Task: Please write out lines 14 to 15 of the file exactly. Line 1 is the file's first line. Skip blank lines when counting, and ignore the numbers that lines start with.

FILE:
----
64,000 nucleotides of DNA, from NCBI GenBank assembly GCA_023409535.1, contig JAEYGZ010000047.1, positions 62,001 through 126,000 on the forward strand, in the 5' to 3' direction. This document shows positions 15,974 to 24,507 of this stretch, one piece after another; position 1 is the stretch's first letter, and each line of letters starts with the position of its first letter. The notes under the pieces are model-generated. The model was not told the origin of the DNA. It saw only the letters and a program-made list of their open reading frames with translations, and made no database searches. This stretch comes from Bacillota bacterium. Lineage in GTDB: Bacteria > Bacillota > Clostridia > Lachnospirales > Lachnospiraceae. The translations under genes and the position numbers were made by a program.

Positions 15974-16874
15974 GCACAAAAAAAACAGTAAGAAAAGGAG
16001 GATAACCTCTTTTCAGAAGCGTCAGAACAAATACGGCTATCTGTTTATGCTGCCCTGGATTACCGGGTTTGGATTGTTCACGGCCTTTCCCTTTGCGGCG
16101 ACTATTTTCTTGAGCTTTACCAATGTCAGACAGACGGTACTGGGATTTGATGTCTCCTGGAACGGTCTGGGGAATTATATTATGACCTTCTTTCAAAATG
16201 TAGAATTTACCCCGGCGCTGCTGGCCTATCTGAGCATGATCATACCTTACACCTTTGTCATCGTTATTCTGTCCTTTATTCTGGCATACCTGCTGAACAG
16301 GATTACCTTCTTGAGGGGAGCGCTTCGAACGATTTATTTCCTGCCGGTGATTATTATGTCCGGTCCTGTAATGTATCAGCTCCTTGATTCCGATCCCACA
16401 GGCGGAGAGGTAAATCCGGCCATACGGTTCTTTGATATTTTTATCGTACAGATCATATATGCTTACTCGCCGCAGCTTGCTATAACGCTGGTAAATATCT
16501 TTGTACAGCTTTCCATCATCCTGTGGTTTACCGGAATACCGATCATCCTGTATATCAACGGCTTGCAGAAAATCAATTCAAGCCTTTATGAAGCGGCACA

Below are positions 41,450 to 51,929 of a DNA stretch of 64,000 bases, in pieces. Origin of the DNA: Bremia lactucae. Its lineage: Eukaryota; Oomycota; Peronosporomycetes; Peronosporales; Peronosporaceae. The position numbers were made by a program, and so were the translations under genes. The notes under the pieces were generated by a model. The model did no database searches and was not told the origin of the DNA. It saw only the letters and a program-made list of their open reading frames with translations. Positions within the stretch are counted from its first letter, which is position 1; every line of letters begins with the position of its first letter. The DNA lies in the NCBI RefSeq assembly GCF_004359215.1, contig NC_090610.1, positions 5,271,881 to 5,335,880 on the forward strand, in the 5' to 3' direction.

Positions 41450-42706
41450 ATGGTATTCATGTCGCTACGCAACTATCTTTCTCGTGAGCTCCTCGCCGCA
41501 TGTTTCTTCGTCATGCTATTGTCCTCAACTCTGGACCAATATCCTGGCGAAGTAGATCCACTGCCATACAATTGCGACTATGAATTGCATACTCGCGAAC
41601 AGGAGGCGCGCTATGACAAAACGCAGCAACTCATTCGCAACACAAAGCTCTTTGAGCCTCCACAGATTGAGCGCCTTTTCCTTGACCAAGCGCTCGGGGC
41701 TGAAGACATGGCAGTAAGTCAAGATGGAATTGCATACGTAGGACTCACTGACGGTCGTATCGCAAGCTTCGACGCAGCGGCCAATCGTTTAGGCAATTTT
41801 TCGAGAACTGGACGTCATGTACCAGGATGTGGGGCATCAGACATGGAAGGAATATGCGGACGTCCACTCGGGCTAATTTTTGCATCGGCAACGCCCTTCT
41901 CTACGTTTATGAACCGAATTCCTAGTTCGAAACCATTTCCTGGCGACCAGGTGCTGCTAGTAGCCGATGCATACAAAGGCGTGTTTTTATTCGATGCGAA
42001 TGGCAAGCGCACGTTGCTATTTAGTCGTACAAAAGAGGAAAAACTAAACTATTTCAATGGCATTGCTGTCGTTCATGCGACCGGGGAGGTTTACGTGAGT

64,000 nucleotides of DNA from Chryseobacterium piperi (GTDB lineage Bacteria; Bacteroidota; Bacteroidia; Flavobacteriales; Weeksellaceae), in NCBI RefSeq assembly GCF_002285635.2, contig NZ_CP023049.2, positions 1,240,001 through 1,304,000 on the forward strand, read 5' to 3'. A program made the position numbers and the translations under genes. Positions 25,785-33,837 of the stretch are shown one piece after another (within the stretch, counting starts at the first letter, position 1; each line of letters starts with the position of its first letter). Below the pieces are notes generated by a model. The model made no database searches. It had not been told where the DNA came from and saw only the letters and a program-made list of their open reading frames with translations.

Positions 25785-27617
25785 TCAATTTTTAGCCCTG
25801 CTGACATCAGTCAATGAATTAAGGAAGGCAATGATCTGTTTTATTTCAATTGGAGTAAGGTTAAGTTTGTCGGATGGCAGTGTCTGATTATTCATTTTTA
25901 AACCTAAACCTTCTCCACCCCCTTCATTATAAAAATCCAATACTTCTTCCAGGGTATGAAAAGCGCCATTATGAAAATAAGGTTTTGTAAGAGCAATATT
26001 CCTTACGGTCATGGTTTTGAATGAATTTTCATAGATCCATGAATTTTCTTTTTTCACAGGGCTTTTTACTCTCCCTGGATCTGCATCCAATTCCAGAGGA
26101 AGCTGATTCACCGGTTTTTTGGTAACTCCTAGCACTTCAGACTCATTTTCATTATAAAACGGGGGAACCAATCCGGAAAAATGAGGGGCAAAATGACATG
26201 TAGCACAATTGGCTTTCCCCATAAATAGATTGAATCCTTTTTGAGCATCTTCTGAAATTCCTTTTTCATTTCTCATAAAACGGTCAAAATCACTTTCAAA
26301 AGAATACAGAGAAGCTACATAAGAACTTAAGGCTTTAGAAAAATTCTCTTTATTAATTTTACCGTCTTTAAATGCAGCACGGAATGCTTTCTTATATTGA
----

41601 AGGAGGCGCGCTATGACAAAACGCAGCAACTCATTCGCAACACAAAGCTCTTTGAGCCTCCACAGATTGAGCGCCTTTTCCTTGACCAAGCGCTCGGGGC
41701 TGAAGACATGGCAGTAAGTCAAGATGGAATTGCATACGTAGGACTCACTGACGGTCGTATCGCAAGCTTCGACGCAGCGGCCAATCGTTTAGGCAATTTT